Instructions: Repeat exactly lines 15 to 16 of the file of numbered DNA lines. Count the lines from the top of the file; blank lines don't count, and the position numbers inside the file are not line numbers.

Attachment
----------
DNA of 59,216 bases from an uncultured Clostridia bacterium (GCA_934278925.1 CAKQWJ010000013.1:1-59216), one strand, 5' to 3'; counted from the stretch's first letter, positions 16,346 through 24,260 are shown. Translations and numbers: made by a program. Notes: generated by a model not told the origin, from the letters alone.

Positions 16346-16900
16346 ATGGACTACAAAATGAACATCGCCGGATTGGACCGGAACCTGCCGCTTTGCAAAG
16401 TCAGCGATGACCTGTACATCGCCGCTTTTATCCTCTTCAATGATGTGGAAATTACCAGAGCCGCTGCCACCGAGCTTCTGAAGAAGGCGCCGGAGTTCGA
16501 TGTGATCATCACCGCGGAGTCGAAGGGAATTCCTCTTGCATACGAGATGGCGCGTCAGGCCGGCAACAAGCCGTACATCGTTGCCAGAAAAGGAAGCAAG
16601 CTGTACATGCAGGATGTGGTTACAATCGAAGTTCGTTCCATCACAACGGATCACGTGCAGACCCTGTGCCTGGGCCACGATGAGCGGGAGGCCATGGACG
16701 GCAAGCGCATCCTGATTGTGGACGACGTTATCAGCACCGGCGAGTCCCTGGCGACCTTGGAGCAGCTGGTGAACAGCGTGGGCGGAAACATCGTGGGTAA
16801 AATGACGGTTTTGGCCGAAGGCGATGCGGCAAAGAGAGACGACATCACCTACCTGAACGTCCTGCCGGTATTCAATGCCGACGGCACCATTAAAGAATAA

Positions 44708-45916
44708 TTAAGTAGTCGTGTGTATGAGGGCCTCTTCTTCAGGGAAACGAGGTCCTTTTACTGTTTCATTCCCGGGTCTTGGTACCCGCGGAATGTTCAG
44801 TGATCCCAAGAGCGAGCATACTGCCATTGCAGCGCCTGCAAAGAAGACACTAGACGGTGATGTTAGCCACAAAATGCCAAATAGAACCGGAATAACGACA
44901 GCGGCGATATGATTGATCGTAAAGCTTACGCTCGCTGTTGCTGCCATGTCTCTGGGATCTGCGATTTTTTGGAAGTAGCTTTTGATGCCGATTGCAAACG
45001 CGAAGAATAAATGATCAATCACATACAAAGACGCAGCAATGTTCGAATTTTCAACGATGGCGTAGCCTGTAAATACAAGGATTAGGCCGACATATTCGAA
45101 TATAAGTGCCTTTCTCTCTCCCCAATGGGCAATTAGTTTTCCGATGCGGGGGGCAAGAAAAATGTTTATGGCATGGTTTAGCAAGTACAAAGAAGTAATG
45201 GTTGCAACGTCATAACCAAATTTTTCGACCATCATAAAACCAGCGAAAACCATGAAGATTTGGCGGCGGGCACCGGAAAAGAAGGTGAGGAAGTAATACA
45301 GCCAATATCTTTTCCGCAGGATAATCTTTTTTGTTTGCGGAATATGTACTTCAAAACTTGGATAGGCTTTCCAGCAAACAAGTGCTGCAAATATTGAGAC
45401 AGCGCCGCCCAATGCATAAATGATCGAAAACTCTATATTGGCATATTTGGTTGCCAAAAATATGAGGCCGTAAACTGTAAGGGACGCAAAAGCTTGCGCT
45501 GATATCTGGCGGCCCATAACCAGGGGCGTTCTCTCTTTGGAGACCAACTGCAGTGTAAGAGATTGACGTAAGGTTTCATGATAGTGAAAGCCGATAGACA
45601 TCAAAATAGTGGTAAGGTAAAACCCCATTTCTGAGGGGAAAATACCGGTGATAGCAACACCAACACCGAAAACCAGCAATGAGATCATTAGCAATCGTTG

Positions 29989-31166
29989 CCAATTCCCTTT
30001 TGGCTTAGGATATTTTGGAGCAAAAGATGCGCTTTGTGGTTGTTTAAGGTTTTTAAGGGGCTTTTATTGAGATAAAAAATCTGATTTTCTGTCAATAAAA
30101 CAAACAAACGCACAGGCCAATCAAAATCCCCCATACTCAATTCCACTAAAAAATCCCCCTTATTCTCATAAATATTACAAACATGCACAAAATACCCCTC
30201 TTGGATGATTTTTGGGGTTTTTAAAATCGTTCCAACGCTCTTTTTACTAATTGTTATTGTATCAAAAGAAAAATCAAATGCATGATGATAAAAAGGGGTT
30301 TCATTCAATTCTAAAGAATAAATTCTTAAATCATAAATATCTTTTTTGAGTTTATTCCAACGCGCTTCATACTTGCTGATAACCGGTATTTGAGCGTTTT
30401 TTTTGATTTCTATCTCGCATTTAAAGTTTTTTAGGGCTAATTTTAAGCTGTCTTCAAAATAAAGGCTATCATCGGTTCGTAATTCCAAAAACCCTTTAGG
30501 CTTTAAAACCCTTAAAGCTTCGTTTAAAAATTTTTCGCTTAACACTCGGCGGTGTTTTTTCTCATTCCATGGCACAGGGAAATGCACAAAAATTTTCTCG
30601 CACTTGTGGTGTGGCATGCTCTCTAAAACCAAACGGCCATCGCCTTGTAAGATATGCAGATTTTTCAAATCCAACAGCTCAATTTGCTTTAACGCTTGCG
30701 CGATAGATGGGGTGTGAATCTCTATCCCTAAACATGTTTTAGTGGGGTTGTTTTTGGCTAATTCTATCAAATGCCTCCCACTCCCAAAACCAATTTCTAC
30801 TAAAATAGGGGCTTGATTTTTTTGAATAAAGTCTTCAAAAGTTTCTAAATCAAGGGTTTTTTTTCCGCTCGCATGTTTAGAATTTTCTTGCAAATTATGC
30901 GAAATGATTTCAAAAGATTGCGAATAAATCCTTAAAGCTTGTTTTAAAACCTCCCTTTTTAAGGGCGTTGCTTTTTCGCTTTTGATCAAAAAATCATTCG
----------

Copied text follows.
45201 GTTGCAACGTCATAACCAAATTTTTCGACCATCATAAAACCAGCGAAAACCATGAAGATTTGGCGGCGGGCACCGGAAAAGAAGGTGAGGAAGTAATACA
45301 GCCAATATCTTTTCCGCAGGATAATCTTTTTTGTTTGCGGAATATGTACTTCAAAACTTGGATAGGCTTTCCAGCAAACAAGTGCTGCAAATATTGAGAC